A Mechanical license is a license for the reproduction of a copyrighted musical work for the use in items such as CDs, tapes, records, or any other physical recorded copy of a musical composition. It can be obtained by a third party to receive rights to reproduce (ie. cover) the original work. This means that someone such as an artist can obtain a mechanical license and then reproduce the musical content of the work. For example, Katy Perry’s song “Roar” was written by Katy Perry, Lukasz Gottwald, Max Martin, Bonnie McKee, Henry Walter. Mechanical royalties (aka. “mechanicals”) would be collected and distributed to these writers and associated music publishers for purchases of physical and digital (non-streaming) forms of the work. It is also important to note that it does not mean that the artist with the license can take parts from the original phono record, sample it or “quote” a part of the song in their own recording. Other licensing must be done in order to achieve that because this would be considered a derivative work. Additionally, it does not cover the broadcast, or streaming of the recording. Broadcast and streaming fall under the area of performance licenses and performance rights.
Mechanical licenses can be negotiated between performer and writer/publishers however, there is also a compulsory mechanical license which can be obtained to reproduce a work without the approval of the copyright holder. The current compulsory mechanical royalty rate is 9.10 cents per copy sold or 1.75 cents/minute.
History of Mechanical Royalties
The concept of the mechanical license began in 1909 with the creation of the Copyright Act. The compulsory mechanical license developed out the of the fear of the Aeolian Company of gaining a monopoly on piano rolls. The Aeolian Company reached agreements with various music publishers that gave them the exclusive right to make piano rolls. To discredit this monopoly, the copyright act was created which allowed anyone that wanted to use a song for mechanical reproduction to do so. At the time, the requirement was to pay a $0.02 royalty rate which of course has increased overtime to the royalty price that is established today.The price for royalties also changes based on the length of the song.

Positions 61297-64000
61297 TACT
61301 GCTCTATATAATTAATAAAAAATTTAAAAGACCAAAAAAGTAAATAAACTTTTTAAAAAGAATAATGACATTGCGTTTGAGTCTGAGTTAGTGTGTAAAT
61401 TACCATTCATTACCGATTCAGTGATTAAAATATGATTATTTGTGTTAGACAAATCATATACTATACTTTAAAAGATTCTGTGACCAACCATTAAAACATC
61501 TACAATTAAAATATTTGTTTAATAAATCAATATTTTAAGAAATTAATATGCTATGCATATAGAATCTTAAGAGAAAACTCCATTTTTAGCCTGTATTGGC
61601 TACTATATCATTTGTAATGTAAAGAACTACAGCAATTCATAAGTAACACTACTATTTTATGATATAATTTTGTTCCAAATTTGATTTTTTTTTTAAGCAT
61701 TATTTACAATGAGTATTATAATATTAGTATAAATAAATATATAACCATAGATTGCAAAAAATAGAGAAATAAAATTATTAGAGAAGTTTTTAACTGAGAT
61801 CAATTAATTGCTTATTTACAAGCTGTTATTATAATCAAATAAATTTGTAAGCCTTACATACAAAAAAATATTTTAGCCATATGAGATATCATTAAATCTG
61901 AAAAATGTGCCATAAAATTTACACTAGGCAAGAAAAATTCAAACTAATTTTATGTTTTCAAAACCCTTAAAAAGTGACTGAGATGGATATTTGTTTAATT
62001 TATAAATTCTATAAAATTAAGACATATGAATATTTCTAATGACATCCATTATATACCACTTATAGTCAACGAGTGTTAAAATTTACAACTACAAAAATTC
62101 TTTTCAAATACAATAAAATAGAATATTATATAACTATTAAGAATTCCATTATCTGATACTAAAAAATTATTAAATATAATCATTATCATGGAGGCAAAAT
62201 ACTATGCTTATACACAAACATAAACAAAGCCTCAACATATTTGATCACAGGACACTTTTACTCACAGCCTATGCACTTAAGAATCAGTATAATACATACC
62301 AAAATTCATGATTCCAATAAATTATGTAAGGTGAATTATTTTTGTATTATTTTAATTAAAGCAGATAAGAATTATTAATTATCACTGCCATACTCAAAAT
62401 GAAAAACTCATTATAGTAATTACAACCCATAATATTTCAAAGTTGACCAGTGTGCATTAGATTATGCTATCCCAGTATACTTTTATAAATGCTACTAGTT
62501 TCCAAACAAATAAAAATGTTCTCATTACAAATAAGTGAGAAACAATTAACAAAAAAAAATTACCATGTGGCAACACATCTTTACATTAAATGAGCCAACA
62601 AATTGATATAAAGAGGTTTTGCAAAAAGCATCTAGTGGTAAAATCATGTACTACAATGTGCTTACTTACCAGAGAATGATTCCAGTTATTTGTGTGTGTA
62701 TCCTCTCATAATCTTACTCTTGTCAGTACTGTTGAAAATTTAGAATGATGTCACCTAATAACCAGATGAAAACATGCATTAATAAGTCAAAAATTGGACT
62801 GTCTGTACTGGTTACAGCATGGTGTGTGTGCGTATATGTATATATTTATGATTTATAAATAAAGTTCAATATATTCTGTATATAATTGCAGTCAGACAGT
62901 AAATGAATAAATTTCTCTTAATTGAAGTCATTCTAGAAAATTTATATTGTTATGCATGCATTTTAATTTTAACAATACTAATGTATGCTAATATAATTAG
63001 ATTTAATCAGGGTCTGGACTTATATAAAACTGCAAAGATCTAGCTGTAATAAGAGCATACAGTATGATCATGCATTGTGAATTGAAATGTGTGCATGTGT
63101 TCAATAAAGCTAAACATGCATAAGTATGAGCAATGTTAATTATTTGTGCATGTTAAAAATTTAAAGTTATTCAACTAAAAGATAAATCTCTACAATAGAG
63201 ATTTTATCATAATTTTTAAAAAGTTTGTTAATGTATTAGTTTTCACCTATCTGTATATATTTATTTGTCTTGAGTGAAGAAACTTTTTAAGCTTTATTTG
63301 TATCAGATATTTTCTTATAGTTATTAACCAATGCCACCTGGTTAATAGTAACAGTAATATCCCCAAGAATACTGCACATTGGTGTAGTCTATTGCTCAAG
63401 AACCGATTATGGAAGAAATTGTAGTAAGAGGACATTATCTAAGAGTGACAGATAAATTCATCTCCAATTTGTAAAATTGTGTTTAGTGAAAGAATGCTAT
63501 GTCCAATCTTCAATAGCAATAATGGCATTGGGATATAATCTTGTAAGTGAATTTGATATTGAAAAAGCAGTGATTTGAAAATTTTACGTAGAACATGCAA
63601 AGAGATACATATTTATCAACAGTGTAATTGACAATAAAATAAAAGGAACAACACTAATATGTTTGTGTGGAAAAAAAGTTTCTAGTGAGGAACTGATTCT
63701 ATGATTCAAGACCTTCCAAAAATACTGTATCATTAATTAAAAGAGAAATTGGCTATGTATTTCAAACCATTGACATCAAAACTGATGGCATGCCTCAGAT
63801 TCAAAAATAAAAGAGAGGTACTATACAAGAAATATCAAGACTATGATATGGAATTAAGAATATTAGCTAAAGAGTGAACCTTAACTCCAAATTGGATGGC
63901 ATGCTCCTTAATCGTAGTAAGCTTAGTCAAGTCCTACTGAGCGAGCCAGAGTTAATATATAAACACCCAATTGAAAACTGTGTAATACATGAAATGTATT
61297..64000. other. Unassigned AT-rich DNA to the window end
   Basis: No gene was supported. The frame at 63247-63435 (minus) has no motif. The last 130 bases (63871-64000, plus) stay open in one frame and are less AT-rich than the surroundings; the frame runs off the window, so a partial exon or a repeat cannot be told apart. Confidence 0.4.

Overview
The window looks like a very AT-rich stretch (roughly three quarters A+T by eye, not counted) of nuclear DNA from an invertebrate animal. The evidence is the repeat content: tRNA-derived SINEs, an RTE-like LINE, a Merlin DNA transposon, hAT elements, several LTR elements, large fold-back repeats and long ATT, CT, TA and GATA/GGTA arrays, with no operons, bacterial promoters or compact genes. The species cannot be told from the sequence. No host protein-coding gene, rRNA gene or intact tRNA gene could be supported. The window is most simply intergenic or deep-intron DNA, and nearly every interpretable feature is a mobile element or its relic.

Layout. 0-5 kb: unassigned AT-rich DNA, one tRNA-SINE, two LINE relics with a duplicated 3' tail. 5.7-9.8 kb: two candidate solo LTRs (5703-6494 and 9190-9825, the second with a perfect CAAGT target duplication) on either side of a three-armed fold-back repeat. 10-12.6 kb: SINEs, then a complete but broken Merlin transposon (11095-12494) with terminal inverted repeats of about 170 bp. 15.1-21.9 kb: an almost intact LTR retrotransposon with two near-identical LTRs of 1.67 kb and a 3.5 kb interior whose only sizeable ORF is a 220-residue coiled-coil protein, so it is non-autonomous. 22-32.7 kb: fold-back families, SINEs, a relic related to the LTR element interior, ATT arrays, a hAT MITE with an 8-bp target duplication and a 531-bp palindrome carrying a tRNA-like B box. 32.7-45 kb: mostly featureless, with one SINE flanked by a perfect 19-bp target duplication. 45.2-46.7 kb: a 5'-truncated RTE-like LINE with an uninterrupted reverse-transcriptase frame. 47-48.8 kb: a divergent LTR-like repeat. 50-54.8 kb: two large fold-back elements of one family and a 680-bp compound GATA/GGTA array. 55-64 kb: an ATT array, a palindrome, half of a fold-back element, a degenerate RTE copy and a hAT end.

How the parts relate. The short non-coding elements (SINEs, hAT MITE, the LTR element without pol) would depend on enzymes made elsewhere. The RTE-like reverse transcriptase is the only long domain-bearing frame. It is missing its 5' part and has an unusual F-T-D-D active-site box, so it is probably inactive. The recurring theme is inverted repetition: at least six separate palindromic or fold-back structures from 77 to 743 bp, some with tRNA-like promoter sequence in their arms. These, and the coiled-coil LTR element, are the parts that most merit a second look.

In America, most mechanical licenses are collected through the Harry Fox Agency. The Harry Fox Agency was established in 1927 by the National Music Publisher’s Association. It was created to provide information, monitor, and act as a clearinghouse to publishers, licensees, and various musicians. The Harry Fox Agency also collects and distributes royalties for musical copyright holders. Forms to obtain a mechanical license can be found through the Harry Fox Agency.